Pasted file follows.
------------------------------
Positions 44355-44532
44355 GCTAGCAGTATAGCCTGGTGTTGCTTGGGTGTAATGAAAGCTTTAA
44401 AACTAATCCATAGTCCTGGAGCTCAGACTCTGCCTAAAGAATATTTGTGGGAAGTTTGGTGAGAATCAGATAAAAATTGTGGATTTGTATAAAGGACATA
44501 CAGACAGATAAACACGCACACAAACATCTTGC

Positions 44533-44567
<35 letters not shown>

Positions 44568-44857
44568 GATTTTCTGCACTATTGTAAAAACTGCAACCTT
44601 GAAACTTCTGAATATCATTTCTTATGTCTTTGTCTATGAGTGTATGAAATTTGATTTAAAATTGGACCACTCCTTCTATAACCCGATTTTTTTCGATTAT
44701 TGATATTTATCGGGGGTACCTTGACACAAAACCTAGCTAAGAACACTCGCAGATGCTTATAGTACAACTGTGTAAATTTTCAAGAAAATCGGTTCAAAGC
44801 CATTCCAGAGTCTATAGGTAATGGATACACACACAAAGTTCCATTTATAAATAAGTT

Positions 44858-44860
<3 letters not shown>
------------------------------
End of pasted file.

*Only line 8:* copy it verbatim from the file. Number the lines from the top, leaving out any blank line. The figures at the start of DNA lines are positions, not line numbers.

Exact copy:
44568 GATTTTCTGCACTATTGTAAAAACTGCAACCTT